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How do migratory birds navigate with such accuracy?

A team of biologists led by the University of Oldenburg in Germany has recently made significant strides in understanding how migratory birds navigate with remarkable accuracy. 

The research, which also included experts from the Institute of Avian Research “Vogelwarte Helgoland”, was focused on the role of a specific protein in birds’ eyes, believed to be a key magnetoreceptor enabling this navigation. 

Genetic basis of how birds navigate 

The researchers compared the genomes of several hundred bird species and observed notable evolutionary changes in the gene encoding the protein cryptochrome 4. They found that certain groups of birds have completely lost this gene. 

“This suggests that the protein is important for adaptation to specific environmental conditions,” said senior author Miriam Liedvogel, the director of the Institute of Avian Research. “A similar pattern has been observed in other sensory proteins such as light-sensitive pigments in the eye.”

Magnetoreception in birds

Previous research revealed that magnetoreception in birds is linked to a complex quantum mechanical process in the retina.

For instance, a 2021 study suggested cryptochrome 4 as the probable magnetoreceptor, showing that it is present in the retina and responds to magnetic fields with a quantum effect, an ability more pronounced in robins than in non-migratory birds like chickens and pigeons.

“Consequently, the reason why cryptochrome 4 is more sensitive in robins than in chickens and pigeons must be found in the protein’s DNA sequence,” explained lead author Corinna Langebrake, a researcher at the Institute of Avian Research. “The sequence was probably optimized by evolutionary processes in these nocturnal migratory birds.”

The role of cryptochrome 4

In the current study, the team examined the cryptochrome 4 genes across 363 bird species, from the little spotted kiwi to the song sparrow. 

They compared the evolutionary rate of cryptochrome 4 with that of other related proteins and found that while other cryptochromes have changed little over time due to their crucial role in regulating the internal clock, cryptochrome 4 showed high variability. This variability suggests a specialized function, potentially as a magnetoreceptor. 

“A similar pattern has been observed in other sensory proteins such as light-sensitive pigments in the eye,” Liedvogel said. Particularly among passerine birds, the protein appears to have undergone rapid selection, further supporting its specialized role in magnetoreception.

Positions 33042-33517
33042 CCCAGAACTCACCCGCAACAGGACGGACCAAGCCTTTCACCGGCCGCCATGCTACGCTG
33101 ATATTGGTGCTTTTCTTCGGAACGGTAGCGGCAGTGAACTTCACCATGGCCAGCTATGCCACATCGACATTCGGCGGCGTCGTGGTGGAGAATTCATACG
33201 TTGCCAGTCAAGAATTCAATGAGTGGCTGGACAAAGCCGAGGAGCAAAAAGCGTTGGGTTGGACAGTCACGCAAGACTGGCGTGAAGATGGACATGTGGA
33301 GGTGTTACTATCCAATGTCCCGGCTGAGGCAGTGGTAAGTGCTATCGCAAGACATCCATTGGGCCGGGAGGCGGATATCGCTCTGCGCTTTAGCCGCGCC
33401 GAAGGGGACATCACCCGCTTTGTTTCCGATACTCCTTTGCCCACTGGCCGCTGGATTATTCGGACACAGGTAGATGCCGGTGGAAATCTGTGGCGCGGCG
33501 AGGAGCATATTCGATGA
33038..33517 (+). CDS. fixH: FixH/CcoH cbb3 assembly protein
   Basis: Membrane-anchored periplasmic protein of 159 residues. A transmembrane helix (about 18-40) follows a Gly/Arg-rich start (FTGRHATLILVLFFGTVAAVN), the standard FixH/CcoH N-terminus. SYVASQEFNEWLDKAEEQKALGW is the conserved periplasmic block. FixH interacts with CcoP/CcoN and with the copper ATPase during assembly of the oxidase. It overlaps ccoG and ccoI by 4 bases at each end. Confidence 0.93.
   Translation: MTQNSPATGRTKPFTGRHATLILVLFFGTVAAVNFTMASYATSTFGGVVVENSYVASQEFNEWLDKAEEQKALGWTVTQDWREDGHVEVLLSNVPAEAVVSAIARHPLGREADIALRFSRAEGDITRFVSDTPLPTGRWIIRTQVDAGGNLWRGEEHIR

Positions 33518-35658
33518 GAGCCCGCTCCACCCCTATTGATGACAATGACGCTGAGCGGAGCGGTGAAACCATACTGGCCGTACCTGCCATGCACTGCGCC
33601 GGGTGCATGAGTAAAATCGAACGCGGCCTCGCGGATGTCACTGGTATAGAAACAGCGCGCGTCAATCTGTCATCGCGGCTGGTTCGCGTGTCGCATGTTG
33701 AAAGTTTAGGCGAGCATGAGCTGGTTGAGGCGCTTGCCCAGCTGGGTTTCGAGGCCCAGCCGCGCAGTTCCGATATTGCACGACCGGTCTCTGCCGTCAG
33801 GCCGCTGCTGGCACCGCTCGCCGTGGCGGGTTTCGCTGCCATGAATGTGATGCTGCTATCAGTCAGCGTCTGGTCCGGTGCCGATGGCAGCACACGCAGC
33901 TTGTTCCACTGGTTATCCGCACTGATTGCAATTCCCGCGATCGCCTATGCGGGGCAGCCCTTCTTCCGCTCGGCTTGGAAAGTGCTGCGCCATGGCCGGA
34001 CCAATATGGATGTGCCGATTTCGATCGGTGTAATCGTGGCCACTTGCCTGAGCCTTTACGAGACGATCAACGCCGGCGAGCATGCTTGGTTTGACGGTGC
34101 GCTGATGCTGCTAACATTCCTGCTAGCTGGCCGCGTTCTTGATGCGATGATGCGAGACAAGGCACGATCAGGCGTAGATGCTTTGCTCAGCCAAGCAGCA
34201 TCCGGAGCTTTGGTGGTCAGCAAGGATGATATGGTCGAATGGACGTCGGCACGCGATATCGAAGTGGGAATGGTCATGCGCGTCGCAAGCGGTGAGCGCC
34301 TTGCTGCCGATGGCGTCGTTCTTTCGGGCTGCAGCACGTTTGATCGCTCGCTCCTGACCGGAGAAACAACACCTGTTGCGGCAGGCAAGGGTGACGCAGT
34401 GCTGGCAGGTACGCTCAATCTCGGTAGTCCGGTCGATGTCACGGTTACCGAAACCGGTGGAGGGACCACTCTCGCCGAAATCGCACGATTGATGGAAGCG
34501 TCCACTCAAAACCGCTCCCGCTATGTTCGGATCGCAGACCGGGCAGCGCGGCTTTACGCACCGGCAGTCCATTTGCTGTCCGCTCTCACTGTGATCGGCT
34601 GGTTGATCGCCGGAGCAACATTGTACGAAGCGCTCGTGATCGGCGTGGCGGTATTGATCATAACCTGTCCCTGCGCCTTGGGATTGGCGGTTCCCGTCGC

Alternative mechanisms of magnetoreception

Interestingly, the study also found that three clades of tropical birds – parrots, hummingbirds, and Tyranni (suboscines), known as tyrants – have lost the gene for cryptochrome 4, indicating it may not be essential for their survival. 

Since some tyrants are long-distance migrants, their lack of cryptochrome 4 presents an opportunity to explore alternative mechanisms of magnetoreception.

Do some birds navigate without any magnetic sense?

“The fact that, unlike robins, they do not have cryptochrome 4 makes them an ideal system for investigating various hypotheses about magnetoreception,” Langebrake explained. 

A key question is whether the Tyranni have evolved a magnetic sense that functions without the cryptochrome 4 protein, or if they can navigate without relying on any magnetic sense at all. 

Additionally, it’s possible that their magnetic sensing capabilities mirror those found in robins, which rely on light and can be influenced by external factors such as radio waves.

“The first two scenarios would strongly corroborate the cryptochrome 4 hypothesis, while the third would pose a problem for the theory,” she added.

Magnetoreception and bird navigation 

Moving forward, the research team plans to investigate magnetic orientation in Tyranni to better understand the function of cryptochrome 4 and its importance in magnetoreception among migratory birds. 

This research not only deepens our understanding of avian navigation but also opens new avenues for exploring evolutionary adaptations in sensory perception.

More about how birds navigate 

Migratory birds have remarkable abilities to navigate across vast distances, often traveling thousands of miles between breeding and wintering grounds. Their navigation skills are attributed to a variety of mechanisms:

Sun compass

Birds use the sun as a compass. They can gauge the time of day and adjust their flight direction based on the sun’s position in the sky.

Star compass

During night migration, many birds use the stars to navigate. They can identify constellations and use them to maintain their flight path.

Geomagnetic field

Birds are sensitive to Earth’s geomagnetic field. They have magnetoreceptors that allow them to sense magnetic fields, which helps them determine their latitude and longitude for orientation.

Polarized light patterns

Birds can detect polarized light patterns in the sky, which are most prominent at sunrise and sunset. These patterns can help calibrate their internal compasses.


For birds that fly at lower altitudes, physical landmarks like rivers, mountains, and coastlines can serve as guides.

Olfactory cues

Some research suggests that certain birds may also use olfactory cues – smelling their way along their migration routes.

The study is published in the journal Proceedings of the Royal Society B: Biological Sciences.


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